Chairs-The Journey Begins

Like a lot of woodworkers I have avoided making chairs.  I can’t really pinpoint why though.  Something about the process just always seemed out of reach.  But, enough is enough!  We need chairs here at the hillbilly hacienda, so chairs it is.

The reality is that I have been working my way up to this for a while.  Starting with staked tables, stools (staked and shaker) and even a couple of plywood contraptions that were chair shaped.  I’ve read the chapters on chairs in the “Anarchist’s Design Book” more times than I can count.  Watched the “No Fear Chair Making” video enough times to damn near recite the audio verbatim.  The same goes for Don Webber’s “Build a Welsh Stick Chair” video.

So I gathered up what was in the shop and started making a version of the staked chair in the ADB.  There were some challenges, but it came together pretty well.

The process left me a little flat though.  I like the chair and it is comfortable, but…I don’t know how to explain it…something felt off.

Then my copy of John Brown’s “Welsh Stick Chairs” arrived.  I read it twice the first night. Not really a “how to” book, but I found inspiration in JB’s words and attitude toward the making of his chairs.  So I had a second go.

No plans.  No lathe.  A very minimal tool kit.  I just began assembling bits and pieces as I saw fit and as they lent themselves to the chair.  Now I was on to something.

I have developed a plan/theory for my chair making.  I’ll develop a few basic seat patterns from which to choose.  The shape of the back rail or arm bow will be dictated by the grain in the wood.  Thus each chair will be unique.  In other words, instead of trying to force the wood to a planned shape, I’ll let the wood dictate the shape.  Then build around that.  We’ll see how this idea pans out after several chairs.

Anyway, I jumped right in and started working on my third chair using this method and today I completed its assembly.  Tomorrow I’ll lay on the first coat of milk paint.

I apologize for the lack of “how to” in this post.  If your interested in the steps I took to put these chairs together you can have a look at my Instagram account.  I’ve also put together something of a “cheat sheet” that contains some basic notes on how these chairs go together.

Don’t let anything prevent you from trying your hand at making chairs.  It is really no different from any other process in wood working.  Just go for it.

Greg Merritt

 

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This entry was posted in Design, Illustrating, Stick Chairs and tagged , . Bookmark the permalink.

14 Responses to Chairs-The Journey Begins

  1. Very impressive! The seat reminds me of Paul’s bench stool. Make no mistake, to have attained this level of chairmaking apparent in the photos, in a relatively small no. of attempts..speaks volumes.. Great job! Must give this a go. Enough is enough!

  2. Dave Owsley says:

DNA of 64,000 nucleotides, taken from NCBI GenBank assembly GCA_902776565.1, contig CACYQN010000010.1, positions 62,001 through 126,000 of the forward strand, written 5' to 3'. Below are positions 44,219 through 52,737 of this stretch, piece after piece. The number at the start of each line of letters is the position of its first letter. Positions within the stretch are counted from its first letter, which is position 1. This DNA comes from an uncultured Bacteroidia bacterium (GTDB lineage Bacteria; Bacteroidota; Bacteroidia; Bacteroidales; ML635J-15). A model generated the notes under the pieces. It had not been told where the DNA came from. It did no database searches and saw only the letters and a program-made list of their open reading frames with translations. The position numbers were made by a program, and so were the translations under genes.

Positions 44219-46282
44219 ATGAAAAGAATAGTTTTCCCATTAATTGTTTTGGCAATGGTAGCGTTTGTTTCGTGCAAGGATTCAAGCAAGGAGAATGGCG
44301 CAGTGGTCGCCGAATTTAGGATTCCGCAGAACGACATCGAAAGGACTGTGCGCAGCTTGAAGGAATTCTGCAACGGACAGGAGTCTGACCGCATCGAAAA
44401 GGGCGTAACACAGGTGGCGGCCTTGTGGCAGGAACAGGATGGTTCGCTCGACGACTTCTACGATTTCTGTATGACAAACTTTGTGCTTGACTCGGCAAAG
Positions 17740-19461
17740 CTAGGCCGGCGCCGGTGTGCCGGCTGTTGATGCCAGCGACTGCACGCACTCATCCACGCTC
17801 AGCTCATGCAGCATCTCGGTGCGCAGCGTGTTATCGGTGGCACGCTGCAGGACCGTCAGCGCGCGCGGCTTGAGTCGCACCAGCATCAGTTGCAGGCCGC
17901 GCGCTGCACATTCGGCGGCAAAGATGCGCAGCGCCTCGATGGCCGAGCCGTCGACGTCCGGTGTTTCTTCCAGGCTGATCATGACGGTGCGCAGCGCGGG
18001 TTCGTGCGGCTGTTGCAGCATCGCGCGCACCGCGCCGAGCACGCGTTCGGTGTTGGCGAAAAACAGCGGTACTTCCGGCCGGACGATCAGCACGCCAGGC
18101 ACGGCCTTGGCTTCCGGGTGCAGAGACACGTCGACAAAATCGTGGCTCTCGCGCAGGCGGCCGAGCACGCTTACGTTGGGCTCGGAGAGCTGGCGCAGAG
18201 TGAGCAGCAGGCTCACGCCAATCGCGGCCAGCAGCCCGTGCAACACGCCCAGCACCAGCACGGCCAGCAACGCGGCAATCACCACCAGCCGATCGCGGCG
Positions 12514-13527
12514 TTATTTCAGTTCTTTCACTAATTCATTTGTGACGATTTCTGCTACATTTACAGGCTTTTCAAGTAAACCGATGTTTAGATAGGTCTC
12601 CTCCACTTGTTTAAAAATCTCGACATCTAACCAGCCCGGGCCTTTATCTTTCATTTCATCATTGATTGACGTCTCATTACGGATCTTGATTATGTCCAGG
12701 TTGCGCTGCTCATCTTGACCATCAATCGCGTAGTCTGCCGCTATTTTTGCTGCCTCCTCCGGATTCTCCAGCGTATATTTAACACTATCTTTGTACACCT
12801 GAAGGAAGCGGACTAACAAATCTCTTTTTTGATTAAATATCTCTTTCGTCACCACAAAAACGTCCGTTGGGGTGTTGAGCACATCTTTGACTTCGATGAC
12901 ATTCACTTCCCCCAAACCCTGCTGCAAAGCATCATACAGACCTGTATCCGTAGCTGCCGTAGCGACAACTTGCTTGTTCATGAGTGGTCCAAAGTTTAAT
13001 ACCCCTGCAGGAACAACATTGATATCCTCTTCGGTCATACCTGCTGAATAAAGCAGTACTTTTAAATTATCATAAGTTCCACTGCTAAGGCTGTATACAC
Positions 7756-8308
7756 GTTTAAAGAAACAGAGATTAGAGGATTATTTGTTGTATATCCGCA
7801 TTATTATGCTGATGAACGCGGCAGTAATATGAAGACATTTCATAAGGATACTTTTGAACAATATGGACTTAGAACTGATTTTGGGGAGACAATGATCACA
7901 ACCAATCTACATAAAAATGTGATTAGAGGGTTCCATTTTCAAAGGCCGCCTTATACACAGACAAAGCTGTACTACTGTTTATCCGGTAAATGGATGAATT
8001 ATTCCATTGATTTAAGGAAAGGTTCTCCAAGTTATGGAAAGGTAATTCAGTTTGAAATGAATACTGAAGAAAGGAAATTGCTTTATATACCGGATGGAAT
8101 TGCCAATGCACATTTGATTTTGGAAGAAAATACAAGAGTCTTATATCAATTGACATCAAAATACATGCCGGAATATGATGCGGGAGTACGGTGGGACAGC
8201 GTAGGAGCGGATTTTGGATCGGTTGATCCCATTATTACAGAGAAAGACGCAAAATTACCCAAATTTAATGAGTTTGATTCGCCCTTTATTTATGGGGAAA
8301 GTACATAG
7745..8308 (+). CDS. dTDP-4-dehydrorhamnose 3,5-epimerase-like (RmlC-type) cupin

These are really interesting. I notice you are gluing up seat blanks, I see glue ups in both directions, do you have any ides on that structurally, or do you feel the leg stretchers will compensate for any bending stresses?
    Thanks for all you do and the sketches.
    DaveO

    • Greg Merritt says:

      I’m not concerned about the direction of the grain in the seat. There are countless examples to support either choice. With the addition of stretchers I have no concerns. Do I have engineering finite analysis to back it up? Nope. It’s just woodworking. Don’t overthink it.

  3. Jeff Branch says:

    I have never made a chair. Your work has inspired me to make one.

  4. Your second chair looks a bit fair for the derrier! Amazing craftmanship! I like the designs created by the legs in the first chair too. Nothing like handmade and utilitarian!

  5. Anonymous says:

    you have a Pole Lathe, why didn’t you use it?

    • Greg Merritt says:

      I used the lathe on the first chair, but wanted to try the process without it. I found that shaping the parts by hand about as quick as quick as the lathe. Both methods work, but the springpole lathe can be cumbersome for the thinner parts and I wanted to prove to myself that the lathe was not necessary for this type of chair building.

  6. Matt McGrane says:

    Very cool stuff, Greg. The chair in the second picture looks to be several generations more refined than the one in the first pic, with it shaped seat, arm bow and tall back. Both are nice, but I love the second. Great stuff, Greg – you’re always an inspiration.

    • Greg Merritt says:

      Thanks Matt. The basic techniques apply to all three chairs. Once I understood the first one, the others are really just different arrangements of same bits and pieces.

  7. Brian Eve says:

    I too, feared making chairs. I wonder what it is. I suppose it comes from having learned woodworking on a table saw. I find chair making to be some of the most rewarding work of all the woodworking I do.

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